A bill in the state assembly would change the way many offenders carry out their jail sentences, allowing many of them to spend their entire sentence in a classroom.
It’s called AB 2127 and it seeks to alter the requirements for what are known as “work release” programs.
Those programs allow inmates to do community service and take classes in lieu of jail time.
But here’s the big change proposed by AB 2127. Currently, inmates must spend half of their time in a work release program doing manual labor such as picking up trash or removing graffiti.
This bill changes that requirement to allow inmates to opt out of manual labor and only take classes.
The Kern County Sheriff's Department is in support of the bill, arguing that classes are more important to helping keep a clean sheet in the future.
“We believe the change in the bill is going to be consistent with the tenants of realignment in that it really focuses on, you know, items that are going to be designed to reduce recidivism,” said Chief Deputy Kevin Zimmermann.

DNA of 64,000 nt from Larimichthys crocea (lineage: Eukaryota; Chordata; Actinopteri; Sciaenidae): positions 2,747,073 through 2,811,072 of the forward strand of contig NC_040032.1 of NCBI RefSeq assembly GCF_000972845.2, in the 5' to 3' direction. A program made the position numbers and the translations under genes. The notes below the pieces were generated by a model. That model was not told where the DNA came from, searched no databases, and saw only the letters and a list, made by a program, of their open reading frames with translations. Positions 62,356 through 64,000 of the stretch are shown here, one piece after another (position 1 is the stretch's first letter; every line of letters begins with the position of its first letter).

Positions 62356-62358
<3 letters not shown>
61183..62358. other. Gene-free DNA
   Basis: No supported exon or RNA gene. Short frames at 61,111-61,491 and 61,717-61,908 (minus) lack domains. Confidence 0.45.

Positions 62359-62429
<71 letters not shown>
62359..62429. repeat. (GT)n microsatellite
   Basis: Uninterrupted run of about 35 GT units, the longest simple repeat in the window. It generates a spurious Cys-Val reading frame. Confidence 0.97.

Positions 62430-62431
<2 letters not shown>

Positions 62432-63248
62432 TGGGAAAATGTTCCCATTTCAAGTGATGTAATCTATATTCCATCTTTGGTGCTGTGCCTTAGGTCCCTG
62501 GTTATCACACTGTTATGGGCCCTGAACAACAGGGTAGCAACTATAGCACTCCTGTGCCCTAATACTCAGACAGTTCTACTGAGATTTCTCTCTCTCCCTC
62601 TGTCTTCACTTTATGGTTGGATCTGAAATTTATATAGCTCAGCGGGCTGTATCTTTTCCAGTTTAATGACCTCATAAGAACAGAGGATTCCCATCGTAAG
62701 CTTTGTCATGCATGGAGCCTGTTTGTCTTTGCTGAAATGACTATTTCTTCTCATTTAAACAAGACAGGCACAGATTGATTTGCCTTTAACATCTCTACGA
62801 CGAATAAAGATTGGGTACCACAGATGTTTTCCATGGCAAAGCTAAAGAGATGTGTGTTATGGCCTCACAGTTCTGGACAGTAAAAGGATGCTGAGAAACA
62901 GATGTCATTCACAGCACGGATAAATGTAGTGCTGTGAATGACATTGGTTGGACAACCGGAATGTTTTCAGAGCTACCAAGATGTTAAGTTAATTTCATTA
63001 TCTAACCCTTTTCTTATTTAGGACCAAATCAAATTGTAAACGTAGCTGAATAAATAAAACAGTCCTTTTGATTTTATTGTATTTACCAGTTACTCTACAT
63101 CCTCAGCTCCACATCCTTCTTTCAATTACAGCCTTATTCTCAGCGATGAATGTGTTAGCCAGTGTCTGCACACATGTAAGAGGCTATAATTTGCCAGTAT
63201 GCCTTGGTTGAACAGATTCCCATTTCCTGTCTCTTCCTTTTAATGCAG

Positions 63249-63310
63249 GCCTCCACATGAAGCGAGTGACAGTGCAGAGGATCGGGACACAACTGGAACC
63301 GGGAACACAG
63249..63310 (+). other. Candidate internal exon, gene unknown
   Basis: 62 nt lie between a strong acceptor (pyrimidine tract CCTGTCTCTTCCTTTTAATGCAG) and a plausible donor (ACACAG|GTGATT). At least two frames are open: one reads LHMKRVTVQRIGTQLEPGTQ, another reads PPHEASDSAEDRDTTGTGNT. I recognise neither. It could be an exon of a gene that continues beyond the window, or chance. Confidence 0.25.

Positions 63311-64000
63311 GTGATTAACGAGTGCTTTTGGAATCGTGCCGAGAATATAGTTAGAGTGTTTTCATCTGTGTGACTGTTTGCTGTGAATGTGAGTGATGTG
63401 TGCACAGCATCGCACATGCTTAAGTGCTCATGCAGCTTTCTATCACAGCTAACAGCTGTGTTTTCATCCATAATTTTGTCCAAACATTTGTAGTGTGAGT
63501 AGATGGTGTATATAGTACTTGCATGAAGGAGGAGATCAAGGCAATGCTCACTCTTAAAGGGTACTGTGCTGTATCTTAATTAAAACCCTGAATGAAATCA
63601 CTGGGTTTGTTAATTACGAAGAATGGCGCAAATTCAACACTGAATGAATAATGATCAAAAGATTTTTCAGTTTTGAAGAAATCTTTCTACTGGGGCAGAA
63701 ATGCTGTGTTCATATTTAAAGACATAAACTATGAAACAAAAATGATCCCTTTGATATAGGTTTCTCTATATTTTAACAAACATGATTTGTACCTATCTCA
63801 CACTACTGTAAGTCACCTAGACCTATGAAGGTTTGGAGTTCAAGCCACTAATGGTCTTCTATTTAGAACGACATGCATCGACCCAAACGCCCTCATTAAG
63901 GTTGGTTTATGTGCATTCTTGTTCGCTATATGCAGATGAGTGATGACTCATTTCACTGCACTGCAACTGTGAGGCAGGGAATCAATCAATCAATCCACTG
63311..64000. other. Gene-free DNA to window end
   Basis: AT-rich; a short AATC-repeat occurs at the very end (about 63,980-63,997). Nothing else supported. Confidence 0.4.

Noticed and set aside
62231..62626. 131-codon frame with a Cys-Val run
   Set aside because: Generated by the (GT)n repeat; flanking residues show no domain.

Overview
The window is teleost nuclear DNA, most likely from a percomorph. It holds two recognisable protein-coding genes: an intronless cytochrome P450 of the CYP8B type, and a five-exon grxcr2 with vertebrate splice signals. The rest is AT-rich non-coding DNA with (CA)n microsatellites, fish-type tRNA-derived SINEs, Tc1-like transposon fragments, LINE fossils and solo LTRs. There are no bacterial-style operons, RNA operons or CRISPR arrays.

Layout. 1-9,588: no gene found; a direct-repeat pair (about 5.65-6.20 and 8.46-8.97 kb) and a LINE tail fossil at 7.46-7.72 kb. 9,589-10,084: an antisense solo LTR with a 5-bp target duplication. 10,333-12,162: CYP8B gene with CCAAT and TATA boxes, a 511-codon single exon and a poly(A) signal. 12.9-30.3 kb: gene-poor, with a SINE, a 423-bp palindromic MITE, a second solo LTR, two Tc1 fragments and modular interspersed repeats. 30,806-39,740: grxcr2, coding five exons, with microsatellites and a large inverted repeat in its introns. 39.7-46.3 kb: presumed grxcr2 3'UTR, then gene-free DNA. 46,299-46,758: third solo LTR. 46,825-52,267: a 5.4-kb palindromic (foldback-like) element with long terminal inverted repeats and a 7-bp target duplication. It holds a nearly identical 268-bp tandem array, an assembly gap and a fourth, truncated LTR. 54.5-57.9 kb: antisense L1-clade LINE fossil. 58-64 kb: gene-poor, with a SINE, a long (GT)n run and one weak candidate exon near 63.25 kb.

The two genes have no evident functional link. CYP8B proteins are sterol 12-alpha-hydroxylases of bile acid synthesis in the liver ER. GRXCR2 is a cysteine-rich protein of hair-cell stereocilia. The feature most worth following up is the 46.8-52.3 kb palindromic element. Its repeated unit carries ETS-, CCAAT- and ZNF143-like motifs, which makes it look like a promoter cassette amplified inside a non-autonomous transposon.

Realignment refers to the statewide change in where prisoners are sent. New laws require sending inmates accused of certain crimes to local county-run jails, when in the past, they would have been forced to go to state-run prisons.
AB 2127 has drawn sharp criticism, however, from organizations such as MADD (Mothers Against Drunk Driving).
One spokesperson says the change lets could let certain inmates, including DUI offenders, get off “easy.”
“We work hard to keep the streets safe for our community and to keep these people off the streets,” said Ann McCright, a local MADD advocate.
The bill has passed through both the Assembly and Senate, but each house passed a slightly different version. The bill now heads back to the Assembly where members will vote on the version passed by the Senate.
Assemblymember Shannon Grove (R – Bakersfield) voted “no” on the bill the first time, and says she plans to do so again.
“The bottom line is if you’re going to have community service as some sort of payback to the community, you should have, you know, painting over graffiti,” said Grove. “You know, do some kind of inconvenient work, not sitting in an air-conditioned classroom taking parenting classes.”